Lords ‘shouldn’t throw in towel’ on Brexit

Peers should “not throw in the towel early” when it comes to Brexit, Peter Mandelson has said.

The former Labour Cabinet minister believes the House of Lords will force changes to the European Union (Notification of Withdrawal) Bill – the legislation allowing Theresa May to formally start Brexit.

Lord Mandelson, a former EU commissioner, insisted there is a “strong body of opinion” among peers over guaranteeing the future of EU nationals living in the UK and in giving Parliament a vote on the final Brexit deal.

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The Lords will debate the bill on Monday and Tuesday, before amendments are considered the following week.

The Government does not have a majority in the upper chamber, with 252 Conservatives among the 805 peers.

MPs backed the draft legislation unamended as Mrs May seeks to stick to her deadline of starting Brexit talks before the end of March.

Asked if he believed the Government was in danger of being defeated over EU nationals and how Parliament votes on the final deal, Lord Mandelson told BBC One’s Andrew Marr Show: “I think it is.

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“I think there’s a strong body of opinion, across party and among the independent peers as well, that both these issues are very serious.”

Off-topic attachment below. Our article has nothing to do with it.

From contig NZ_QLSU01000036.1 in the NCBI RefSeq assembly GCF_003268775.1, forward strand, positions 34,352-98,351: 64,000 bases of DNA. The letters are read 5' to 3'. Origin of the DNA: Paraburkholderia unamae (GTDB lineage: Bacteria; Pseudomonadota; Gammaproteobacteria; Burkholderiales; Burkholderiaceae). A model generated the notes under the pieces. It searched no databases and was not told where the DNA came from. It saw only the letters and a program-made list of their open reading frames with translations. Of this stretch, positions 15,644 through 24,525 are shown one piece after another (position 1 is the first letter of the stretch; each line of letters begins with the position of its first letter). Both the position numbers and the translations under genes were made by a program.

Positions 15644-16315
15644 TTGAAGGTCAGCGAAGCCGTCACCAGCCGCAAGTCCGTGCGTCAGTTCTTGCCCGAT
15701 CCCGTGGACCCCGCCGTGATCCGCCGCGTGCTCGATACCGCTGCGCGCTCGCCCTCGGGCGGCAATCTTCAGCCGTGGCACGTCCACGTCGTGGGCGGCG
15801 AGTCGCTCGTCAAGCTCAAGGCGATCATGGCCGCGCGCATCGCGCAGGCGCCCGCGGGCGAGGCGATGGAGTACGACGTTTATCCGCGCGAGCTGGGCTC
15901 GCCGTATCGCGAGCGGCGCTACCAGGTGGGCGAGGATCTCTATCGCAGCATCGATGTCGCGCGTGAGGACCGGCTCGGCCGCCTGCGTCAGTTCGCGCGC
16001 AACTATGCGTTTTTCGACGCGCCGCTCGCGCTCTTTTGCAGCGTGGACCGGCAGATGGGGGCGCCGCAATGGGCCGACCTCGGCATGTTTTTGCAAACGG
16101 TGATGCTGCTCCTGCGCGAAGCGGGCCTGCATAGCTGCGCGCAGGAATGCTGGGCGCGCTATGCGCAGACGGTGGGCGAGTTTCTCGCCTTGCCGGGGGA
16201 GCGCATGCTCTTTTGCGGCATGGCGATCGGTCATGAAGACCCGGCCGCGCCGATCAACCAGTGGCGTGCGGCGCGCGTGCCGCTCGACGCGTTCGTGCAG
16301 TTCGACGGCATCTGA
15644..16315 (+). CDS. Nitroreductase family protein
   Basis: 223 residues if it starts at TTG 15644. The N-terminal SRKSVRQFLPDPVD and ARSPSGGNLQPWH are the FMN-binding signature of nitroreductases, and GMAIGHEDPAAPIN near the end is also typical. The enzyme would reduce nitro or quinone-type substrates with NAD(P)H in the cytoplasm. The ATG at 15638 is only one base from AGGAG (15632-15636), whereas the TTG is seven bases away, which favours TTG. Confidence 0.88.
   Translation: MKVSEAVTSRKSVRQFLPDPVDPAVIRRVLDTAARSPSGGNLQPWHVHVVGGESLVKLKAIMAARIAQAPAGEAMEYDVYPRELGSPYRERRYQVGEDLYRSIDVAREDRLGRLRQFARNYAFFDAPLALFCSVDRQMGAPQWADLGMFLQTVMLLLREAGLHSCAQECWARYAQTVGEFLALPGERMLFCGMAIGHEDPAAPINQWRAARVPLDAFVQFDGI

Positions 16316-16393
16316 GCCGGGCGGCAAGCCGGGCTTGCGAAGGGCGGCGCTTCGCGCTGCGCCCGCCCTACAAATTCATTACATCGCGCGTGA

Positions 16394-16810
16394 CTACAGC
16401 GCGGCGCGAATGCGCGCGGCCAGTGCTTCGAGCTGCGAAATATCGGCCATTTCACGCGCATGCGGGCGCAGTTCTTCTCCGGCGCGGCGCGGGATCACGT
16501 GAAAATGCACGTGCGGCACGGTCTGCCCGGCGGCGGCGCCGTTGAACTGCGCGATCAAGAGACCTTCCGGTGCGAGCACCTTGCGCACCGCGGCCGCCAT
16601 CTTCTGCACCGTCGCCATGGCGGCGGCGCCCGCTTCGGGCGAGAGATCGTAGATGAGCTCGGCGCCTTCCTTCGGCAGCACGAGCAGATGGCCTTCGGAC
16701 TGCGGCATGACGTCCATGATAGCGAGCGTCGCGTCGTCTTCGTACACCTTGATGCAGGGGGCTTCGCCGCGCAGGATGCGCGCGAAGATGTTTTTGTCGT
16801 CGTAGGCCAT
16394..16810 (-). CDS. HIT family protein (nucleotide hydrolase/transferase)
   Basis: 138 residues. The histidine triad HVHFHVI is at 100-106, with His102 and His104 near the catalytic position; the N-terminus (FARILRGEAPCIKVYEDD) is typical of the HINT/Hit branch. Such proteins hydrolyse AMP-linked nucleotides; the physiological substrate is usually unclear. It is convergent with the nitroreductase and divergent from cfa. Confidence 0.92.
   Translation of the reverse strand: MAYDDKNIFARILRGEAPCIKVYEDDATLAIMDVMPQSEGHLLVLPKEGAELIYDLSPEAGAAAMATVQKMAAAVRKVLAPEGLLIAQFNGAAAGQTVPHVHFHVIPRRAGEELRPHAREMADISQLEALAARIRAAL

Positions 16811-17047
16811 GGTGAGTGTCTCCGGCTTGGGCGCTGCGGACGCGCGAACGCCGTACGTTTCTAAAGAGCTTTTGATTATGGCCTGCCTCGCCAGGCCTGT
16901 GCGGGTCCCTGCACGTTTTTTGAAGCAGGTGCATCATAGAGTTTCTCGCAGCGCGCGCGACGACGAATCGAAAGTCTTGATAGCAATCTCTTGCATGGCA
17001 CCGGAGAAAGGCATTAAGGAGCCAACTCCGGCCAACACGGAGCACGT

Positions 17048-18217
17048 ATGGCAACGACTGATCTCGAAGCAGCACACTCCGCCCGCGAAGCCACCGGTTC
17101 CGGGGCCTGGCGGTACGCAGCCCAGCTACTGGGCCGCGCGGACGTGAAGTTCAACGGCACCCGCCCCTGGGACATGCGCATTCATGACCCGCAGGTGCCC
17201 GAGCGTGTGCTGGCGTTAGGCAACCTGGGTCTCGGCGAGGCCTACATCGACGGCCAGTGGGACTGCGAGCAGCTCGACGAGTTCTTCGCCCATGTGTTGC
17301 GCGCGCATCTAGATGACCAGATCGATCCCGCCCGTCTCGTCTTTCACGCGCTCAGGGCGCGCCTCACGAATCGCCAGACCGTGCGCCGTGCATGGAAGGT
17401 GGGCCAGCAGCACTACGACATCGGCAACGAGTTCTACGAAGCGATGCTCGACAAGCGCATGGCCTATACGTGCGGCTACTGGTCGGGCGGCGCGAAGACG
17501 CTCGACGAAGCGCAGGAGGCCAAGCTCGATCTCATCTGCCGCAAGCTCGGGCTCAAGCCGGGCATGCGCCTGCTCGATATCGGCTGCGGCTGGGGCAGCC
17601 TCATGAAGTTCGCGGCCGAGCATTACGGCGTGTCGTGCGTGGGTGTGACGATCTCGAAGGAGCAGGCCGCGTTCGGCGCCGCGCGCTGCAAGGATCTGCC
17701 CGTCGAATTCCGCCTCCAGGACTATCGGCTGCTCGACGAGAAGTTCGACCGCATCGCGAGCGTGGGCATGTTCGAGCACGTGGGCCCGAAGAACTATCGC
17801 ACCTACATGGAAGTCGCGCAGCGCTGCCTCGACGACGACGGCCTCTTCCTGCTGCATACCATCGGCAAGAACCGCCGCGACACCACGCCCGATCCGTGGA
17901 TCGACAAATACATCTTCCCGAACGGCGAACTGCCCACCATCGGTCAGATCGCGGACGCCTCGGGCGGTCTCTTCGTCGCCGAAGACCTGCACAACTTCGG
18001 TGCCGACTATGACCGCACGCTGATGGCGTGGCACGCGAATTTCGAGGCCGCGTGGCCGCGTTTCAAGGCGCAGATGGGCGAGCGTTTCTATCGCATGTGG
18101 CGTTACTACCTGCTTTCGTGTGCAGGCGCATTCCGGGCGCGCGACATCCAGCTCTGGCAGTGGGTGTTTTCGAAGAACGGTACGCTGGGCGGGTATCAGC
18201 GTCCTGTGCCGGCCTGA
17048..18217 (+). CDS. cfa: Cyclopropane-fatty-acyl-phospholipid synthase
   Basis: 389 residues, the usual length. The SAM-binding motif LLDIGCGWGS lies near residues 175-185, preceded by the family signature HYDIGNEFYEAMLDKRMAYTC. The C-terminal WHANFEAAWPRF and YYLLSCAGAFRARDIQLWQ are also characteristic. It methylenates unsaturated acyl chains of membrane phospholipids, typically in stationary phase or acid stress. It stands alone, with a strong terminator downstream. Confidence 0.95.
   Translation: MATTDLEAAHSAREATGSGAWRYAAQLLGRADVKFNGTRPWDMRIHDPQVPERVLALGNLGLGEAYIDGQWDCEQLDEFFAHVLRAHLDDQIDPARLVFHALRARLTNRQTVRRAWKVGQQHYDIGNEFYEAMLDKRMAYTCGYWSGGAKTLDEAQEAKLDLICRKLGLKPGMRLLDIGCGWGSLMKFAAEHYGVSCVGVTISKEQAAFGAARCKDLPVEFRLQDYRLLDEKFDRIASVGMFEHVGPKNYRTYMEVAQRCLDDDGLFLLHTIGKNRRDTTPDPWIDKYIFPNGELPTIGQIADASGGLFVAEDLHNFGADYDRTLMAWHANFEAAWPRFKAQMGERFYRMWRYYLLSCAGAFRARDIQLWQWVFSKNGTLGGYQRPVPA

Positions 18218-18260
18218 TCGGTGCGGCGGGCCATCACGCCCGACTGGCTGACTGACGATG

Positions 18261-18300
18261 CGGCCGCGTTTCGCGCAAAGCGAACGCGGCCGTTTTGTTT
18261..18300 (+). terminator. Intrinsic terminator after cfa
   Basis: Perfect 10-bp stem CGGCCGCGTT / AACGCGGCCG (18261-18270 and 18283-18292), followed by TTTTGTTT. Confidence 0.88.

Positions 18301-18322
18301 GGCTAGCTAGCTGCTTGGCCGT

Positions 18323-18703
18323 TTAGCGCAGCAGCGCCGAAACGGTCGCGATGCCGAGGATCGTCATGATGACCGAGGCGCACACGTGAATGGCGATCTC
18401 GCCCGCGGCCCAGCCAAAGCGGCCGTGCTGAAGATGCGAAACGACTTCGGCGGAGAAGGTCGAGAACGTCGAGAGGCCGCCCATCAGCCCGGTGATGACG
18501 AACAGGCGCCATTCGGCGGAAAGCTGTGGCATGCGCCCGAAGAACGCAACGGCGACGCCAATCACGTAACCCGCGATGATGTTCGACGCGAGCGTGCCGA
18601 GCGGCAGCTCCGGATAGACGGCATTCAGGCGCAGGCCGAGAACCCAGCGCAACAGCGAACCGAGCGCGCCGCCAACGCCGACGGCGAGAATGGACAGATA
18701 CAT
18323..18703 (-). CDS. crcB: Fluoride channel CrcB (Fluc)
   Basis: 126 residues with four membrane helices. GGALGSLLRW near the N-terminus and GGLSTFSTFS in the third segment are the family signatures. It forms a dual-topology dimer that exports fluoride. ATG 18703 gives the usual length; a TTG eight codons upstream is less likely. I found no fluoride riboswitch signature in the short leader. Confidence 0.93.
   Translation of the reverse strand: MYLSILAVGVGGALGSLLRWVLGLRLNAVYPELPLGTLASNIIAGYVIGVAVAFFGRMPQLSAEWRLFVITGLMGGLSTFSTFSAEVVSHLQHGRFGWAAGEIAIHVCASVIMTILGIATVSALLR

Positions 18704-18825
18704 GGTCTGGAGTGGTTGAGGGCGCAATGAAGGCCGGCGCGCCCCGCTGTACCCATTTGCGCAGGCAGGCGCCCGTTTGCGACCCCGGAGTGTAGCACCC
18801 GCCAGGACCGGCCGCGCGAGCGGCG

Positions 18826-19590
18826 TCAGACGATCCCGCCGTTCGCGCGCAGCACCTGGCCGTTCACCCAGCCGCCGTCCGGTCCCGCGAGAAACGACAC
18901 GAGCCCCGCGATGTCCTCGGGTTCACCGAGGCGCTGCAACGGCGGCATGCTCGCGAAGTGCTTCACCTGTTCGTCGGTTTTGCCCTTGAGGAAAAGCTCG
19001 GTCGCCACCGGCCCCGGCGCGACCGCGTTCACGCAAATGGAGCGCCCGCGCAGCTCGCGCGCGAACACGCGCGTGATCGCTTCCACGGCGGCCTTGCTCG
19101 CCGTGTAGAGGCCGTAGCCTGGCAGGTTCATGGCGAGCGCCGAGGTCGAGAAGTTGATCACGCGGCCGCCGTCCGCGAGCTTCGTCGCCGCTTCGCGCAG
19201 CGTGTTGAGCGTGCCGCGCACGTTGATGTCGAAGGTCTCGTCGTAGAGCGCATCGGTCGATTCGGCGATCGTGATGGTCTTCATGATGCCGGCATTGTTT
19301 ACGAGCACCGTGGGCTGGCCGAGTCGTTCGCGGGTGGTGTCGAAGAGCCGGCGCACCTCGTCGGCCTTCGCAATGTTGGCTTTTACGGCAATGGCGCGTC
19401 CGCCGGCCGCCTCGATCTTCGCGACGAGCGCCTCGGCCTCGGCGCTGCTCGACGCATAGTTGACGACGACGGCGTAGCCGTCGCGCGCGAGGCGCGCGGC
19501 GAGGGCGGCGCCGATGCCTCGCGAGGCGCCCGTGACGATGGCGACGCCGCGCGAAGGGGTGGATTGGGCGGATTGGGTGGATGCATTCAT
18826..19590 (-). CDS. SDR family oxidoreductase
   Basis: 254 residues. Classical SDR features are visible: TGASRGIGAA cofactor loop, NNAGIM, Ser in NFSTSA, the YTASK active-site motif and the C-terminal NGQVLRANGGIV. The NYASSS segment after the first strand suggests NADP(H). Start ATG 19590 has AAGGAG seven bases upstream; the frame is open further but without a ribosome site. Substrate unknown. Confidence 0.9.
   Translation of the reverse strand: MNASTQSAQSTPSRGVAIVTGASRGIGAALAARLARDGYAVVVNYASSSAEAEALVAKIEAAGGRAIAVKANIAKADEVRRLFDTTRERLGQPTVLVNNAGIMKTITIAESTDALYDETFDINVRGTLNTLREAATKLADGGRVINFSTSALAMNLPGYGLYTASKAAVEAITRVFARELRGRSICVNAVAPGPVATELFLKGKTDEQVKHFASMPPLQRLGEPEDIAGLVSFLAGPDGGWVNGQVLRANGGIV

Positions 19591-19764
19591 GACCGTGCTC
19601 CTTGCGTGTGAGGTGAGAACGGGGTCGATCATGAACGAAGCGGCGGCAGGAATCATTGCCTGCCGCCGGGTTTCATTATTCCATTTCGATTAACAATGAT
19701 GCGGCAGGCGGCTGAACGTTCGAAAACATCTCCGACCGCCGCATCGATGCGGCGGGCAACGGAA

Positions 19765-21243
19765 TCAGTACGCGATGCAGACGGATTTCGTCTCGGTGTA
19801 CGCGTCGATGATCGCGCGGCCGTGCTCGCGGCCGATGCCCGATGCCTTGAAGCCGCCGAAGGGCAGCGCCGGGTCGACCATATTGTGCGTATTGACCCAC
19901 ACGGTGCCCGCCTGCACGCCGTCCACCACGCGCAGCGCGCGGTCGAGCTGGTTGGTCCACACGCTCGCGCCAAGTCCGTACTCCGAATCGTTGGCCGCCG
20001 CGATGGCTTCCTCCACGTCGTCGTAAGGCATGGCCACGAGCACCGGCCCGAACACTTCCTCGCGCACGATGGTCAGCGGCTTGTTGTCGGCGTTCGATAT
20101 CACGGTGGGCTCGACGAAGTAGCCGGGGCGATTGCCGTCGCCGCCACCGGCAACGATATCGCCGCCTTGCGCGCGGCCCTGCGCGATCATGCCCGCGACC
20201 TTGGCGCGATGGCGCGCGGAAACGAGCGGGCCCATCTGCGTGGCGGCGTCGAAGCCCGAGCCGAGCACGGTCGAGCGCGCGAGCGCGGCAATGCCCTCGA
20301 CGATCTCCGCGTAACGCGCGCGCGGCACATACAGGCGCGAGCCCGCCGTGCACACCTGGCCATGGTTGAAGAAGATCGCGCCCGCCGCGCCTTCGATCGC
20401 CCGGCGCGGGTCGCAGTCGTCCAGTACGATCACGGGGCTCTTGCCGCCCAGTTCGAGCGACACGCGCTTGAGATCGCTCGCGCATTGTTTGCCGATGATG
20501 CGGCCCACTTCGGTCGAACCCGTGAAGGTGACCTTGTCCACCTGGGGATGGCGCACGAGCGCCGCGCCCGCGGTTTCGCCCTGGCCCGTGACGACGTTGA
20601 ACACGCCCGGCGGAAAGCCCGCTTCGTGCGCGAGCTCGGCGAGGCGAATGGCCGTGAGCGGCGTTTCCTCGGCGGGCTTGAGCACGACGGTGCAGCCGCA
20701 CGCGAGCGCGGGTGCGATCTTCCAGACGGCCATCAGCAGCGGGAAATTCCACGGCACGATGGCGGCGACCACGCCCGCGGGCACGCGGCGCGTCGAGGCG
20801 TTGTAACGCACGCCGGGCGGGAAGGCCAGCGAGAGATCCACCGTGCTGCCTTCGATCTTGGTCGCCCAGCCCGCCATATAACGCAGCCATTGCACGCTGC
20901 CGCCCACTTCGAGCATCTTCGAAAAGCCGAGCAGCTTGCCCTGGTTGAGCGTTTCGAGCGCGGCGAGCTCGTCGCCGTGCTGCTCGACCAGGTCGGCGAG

Questioned if there will be a long parliamentary battle between the Commons and Lords, Lord Mandelson said: “At the end of the day, the House of Commons must prevail because it is the elected chamber.

“But I hope the House of Lords will not throw in the towel early.”

Earlier this week, Brexit Secretary David Davis said he was expecting “ping pong” between the Lords and the Commons as peers pass amendments to the bill.

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Justice Secretary Liz Truss told Marr that peers should “recognise the will of the people”.

Lord Mandelson was speaking after former Labour prime minister Tony Blair urged opponents of Brexit to “rise up” against leaving the EU.

Speaking to Sky’s Sophy Ridge on Sunday programme, shadow home secretary Diane Abbott said: “Tony Blair is entitled to his opinion but I think former prime ministers do better when they stay out of the Westminster debate.”


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